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New lensless camera creates 3D images from a single exposure

Researchers have developed a camera that uses a thin microlens array and new image processing algorithms to capture 3D information about objects in a scene with a single exposure. The camera could be useful for a variety ...

Opinion: The algorithm, a tool against populist rhetoric

There is no shortage of critiques concerning the use of AI in public decision-making processes. Scholars, for example, have described algorithms as a "toxic cocktail for democracy" by pointing at the ever-growing availability ...

A machine for sorting zebrafish eggs

Zebrafish eggs are among the most commonly used model organisms in genetic, developmental and toxicology research. A device developed by EPFL spin-off Bionomous cuts the time it takes to sort these embryos from several hours ...

Quantum annealing can beat classical computing in limited cases

Recent research proves that under certain conditions, quantum annealing computers can run algorithms—including the well-known Shor's algorithm—more quickly than classical computers. In most cases, however, quantum annealing ...

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In mathematics, computing, linguistics, and related subjects, an algorithm is a finite sequence of instructions, an explicit, step-by-step procedure for solving a problem, often used for calculation and data processing. It is formally a type of effective method in which a list of well-defined instructions for completing a task, will when given an initial state, proceed through a well-defined series of successive states, eventually terminating in an end-state. The transition from one state to the next is not necessarily deterministic; some algorithms, known as probabilistic algorithms, incorporate randomness.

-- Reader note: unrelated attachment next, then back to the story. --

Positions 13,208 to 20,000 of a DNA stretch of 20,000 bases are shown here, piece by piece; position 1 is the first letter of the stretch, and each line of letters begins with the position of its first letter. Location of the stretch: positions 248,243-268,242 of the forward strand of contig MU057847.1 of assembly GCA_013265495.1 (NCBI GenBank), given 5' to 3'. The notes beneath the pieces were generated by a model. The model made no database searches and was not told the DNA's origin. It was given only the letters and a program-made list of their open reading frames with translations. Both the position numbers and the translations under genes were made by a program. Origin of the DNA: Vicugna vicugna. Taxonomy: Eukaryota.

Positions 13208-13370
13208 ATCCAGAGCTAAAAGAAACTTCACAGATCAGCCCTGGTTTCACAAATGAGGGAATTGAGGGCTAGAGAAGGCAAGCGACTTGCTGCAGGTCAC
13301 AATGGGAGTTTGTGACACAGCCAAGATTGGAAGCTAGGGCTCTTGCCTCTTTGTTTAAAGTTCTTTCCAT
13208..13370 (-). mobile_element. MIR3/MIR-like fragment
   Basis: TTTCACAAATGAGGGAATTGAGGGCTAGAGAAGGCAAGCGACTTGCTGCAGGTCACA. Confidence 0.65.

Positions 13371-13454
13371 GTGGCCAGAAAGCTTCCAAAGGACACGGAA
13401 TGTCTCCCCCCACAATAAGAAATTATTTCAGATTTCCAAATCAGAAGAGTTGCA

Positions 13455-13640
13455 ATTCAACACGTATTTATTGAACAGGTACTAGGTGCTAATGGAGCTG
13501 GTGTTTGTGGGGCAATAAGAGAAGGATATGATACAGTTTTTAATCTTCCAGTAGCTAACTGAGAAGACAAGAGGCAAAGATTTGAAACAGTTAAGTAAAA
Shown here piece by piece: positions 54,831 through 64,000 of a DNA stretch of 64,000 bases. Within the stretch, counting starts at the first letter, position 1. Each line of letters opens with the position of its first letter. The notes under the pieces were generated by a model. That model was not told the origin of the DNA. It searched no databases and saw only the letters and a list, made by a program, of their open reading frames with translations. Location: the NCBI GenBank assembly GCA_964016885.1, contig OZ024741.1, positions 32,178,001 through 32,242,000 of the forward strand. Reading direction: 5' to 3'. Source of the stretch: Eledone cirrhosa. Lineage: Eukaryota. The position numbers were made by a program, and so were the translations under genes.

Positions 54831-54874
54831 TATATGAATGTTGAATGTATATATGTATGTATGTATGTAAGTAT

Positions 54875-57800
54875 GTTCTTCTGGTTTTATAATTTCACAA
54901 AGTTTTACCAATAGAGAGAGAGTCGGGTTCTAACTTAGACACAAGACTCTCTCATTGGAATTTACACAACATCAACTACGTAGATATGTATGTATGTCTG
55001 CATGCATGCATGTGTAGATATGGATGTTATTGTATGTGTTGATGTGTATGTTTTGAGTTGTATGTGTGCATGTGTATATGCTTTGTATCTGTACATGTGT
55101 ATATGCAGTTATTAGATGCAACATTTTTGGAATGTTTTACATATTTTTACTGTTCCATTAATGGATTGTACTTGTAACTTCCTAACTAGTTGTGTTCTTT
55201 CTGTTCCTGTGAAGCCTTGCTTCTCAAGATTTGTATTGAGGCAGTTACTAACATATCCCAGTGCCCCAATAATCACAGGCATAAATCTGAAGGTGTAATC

A partial formalization of the concept began with attempts to solve the Entscheidungsproblem (the "decision problem") posed by David Hilbert in 1928. Subsequent formalizations were framed as attempts to define "effective calculability" (Kleene 1943:274) or "effective method" (Rosser 1939:225); those formalizations included the Gödel-Herbrand-Kleene recursive functions of 1930, 1934 and 1935, Alonzo Church's lambda calculus of 1936, Emil Post's "Formulation 1" of 1936, and Alan Turing's Turing machines of 1936–7 and 1939.

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